h a l f b a k e r y
Breakfast of runners-up.
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These gift versions of standard denominations would be
sold by banks for use as gifts. They would be fancy. They
would cost a small premium (for example a $100 bill
would cost $102). Probably this would not be doable in
countries where their bills already sport sequined and
but such a thing is still a novelty in the US.
One could receive such a gift bill in change under some
circumstances. But these would be large bills and so
probably returned to the bank by most merchants. Once at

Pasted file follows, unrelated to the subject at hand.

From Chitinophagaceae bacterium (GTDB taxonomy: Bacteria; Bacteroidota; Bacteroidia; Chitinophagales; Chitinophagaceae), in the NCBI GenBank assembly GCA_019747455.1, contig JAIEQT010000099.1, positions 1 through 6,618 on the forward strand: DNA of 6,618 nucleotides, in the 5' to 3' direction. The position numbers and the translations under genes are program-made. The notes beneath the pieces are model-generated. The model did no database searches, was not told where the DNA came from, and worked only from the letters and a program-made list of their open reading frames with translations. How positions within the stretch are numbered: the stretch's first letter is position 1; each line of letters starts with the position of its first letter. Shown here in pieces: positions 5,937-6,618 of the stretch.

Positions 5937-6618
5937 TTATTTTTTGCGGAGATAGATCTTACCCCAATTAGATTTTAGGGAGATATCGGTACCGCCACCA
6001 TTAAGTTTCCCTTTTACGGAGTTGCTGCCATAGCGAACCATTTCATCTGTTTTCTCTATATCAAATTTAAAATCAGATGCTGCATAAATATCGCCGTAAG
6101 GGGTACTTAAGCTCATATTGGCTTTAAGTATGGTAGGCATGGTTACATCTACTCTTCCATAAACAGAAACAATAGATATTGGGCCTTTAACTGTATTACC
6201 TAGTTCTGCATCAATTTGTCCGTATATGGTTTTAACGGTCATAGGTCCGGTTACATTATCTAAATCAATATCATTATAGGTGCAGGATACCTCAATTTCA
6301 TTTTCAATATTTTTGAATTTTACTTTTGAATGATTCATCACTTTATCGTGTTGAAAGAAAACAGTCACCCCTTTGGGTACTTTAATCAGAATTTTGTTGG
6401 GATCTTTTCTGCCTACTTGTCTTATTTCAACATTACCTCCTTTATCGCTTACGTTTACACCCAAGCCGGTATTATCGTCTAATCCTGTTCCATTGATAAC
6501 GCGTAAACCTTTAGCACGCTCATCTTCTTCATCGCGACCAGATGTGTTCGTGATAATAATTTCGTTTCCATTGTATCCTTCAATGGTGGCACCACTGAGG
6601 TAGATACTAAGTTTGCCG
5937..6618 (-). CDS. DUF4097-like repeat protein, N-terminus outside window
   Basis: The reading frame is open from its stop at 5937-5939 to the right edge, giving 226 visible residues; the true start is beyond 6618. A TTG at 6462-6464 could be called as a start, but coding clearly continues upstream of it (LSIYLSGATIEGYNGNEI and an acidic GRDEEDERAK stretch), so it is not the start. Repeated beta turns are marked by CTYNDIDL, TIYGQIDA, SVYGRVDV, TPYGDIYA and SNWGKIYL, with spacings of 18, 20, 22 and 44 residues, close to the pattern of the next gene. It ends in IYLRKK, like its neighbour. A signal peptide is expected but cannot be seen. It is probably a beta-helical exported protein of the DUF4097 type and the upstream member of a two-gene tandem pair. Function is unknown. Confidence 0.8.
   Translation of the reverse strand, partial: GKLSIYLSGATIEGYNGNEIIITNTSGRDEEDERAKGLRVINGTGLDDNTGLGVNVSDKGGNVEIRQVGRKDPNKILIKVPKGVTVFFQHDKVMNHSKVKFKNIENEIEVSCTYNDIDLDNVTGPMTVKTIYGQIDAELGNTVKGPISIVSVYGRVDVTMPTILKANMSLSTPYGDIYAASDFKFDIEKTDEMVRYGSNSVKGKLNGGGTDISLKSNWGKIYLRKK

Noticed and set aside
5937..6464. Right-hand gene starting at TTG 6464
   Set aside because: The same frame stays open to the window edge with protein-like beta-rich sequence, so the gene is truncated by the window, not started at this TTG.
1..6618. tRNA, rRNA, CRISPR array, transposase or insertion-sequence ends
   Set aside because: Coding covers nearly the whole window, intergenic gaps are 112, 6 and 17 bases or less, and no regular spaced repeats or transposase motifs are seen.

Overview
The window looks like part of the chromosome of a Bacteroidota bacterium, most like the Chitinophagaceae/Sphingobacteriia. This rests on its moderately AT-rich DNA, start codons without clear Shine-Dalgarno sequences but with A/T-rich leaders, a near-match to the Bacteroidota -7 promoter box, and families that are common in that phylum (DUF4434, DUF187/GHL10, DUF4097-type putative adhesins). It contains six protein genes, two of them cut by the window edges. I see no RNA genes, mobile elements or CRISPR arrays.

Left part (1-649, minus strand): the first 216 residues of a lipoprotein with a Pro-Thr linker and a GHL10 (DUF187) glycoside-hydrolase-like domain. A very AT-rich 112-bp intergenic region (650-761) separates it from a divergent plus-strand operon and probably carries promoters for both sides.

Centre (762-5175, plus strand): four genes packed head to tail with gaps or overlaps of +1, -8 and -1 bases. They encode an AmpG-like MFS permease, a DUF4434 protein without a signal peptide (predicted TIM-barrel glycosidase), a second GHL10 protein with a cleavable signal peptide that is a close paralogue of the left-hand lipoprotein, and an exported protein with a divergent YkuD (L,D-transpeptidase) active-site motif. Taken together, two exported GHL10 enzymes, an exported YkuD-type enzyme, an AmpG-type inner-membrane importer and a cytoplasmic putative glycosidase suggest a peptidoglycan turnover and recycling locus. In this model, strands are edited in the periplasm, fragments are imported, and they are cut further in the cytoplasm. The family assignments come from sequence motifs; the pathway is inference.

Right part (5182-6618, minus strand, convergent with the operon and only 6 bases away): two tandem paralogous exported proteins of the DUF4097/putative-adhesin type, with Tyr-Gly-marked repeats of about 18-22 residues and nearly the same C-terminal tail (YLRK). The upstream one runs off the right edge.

the bank they would not recirculate but be destroyed.
This would be a good deal for the government because
some of these bills would not be spent but would be saved.
It would be a better gift than gift cards which are difficult
to exhaust completely without spending some of your own
||This is, if I may say so, a brilliant idea.
||Suspect this would work to sell off collateralized debt bonds/the Euro, given a thick enough layer of glitter over the identifying bits.
||Or those Laos Kip banknotes I'm never, ever going to be able to change.